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click opera - The case against — and for — Twitter
February 2010
 
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Fri, Apr. 10th, 2009 10:18 am
The case against — and for — Twitter

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(Anonymous)
Fri, Apr. 10th, 2009 11:30 am (UTC)

...and yet, if i may, Twitter is the total opposite of Farcebook, etc

Twitter turns the tawdry (i.e. personal) into the public, but actually gives very little away

one doesn't have to include much information to start, only one photo at a time, and one does not need to write a description etc, unlike a number of mandatory fields on FB

one can get to know someone through their deeds, not their details (look! he is a 26yo 6ft homosexual who likes Abba!) unless they deign to reveal these, so encourages the average user with both confidence and comfort to Twitter without restriction

as an aside, it will probably go the way of Friendster, or Myspace (very much dying a death in the UK, it seems) eventually, as you suggest. also, rather like Spotify, it's a great service, but may be elusive to try and make any money from, which could ultimately seal the deal

DC
(or http://twitter.com/dalecornish if you are that way inclined)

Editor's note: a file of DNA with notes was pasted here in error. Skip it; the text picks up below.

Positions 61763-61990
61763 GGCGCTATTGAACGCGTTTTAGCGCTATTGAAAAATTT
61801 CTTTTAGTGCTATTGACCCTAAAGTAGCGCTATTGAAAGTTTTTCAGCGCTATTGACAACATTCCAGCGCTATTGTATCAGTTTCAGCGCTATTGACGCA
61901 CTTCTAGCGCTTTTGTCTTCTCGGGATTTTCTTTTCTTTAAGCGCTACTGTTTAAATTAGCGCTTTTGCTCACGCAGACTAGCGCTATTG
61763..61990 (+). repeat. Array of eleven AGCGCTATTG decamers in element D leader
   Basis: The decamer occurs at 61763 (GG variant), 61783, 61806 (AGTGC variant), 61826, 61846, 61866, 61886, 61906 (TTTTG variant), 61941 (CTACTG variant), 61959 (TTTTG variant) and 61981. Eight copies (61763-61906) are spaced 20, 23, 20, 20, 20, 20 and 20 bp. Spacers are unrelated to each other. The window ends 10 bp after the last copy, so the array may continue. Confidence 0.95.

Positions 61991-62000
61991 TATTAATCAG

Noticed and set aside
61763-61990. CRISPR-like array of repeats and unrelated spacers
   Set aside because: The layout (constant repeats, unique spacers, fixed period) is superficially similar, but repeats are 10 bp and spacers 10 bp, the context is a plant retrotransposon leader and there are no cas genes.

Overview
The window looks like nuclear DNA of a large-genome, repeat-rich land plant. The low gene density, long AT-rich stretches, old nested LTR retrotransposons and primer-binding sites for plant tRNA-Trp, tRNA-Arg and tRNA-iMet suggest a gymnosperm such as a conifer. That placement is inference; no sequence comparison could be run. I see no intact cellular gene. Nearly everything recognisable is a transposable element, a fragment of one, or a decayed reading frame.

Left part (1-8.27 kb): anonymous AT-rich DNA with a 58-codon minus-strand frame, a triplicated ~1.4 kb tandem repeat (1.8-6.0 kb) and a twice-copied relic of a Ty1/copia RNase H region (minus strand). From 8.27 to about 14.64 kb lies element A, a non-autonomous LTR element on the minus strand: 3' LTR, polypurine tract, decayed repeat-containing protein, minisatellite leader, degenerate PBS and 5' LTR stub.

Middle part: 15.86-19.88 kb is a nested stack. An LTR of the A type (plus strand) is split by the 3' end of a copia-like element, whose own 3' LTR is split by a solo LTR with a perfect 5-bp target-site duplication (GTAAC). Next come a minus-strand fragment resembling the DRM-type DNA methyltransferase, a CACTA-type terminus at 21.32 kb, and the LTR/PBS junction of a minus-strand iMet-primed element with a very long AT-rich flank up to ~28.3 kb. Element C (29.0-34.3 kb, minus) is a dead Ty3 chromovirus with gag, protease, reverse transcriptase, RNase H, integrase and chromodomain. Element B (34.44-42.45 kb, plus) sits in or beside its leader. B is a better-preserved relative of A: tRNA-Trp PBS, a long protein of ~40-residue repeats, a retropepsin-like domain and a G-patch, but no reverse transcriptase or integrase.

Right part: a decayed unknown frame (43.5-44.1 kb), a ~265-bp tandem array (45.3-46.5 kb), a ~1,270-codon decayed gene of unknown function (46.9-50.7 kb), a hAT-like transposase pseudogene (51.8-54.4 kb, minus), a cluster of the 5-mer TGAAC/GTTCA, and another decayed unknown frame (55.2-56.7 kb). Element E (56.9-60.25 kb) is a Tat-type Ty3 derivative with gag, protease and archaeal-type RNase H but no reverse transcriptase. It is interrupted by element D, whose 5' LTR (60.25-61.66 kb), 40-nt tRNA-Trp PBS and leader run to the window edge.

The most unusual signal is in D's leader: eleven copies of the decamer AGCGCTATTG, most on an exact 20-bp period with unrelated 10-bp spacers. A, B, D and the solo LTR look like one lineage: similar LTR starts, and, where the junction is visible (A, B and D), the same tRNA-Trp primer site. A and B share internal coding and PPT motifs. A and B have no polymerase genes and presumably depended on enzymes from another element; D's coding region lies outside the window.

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krskrft
krskrft
Sat, Apr. 11th, 2009 04:06 am (UTC)

There are lots of ways they could use Twitter to make money. They could put up ads, as Facebook has, or they could charge all media companies a fee to use the service, as several blogging platforms do (in return for more robust SDK that lets them integrate it in interesting ways).

Making money should be Twitter's last problem.

I think the bigger problem is that the permanence of its user base is highly speculative at this point. A lot of people have gotten in on the fad lately, but there isn't much there to point to it being anything bigger than that ... a fad. It's not a good idea to build a profit model around a fickle user base.

While I'm no Facebook devotee, at least it offers a proven set of functions, and only really stands to grow its user base over time, barring some major unforeseen fuck-up by the developers/marketers.

Anyway, Facebook is typically for keeping in touch with those people you already know, or new people you meet on any given day. "Look me up on Facebook" is a far more common use than is meeting people through the service itself.


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